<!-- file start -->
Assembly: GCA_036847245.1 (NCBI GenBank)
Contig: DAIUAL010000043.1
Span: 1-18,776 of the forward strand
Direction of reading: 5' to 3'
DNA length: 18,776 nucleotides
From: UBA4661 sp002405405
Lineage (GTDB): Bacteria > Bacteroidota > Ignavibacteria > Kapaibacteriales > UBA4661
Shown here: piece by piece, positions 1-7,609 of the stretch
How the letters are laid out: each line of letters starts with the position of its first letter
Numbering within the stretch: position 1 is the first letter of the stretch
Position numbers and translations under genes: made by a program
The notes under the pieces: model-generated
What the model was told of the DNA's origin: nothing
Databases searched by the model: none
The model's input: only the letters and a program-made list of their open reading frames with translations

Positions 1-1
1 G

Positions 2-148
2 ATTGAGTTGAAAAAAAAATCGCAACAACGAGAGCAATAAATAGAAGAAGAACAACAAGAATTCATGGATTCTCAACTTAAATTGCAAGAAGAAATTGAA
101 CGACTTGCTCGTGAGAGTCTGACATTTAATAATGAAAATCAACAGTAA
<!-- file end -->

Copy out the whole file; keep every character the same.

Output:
Assembly: GCA_036847245.1 (NCBI GenBank)
Contig: DAIUAL010000043.1
Span: 1-18,776 of the forward strand
Direction of reading: 5' to 3'
DNA length: 18,776 nucleotides
From: UBA4661 sp002405405
Lineage (GTDB): Bacteria > Bacteroidota > Ignavibacteria > Kapaibacteriales > UBA4661
Shown here: piece by piece, positions 1-7,609 of the stretch
How the letters are laid out: each line of letters starts with the position of its first letter
Numbering within the stretch: position 1 is the first letter of the stretch
Position numbers and translations under genes: made by a program
The notes under the pieces: model-generated
What the model was told of the DNA's origin: nothing
Databases searched by the model: none
The model's input: only the letters and a program-made list of their open reading frames with translations

Positions 1-1
1 G

Positions 2-148
2 ATTGAGTTGAAAAAAAAATCGCAACAACGAGAGCAATAAATAGAAGAAGAACAACAAGAATTCATGGATTCTCAACTTAAATTGCAAGAAGAAATTGAA
101 CGACTTGCTCGTGAGAGTCTGACATTTAATAATGAAAATCAACAGTAA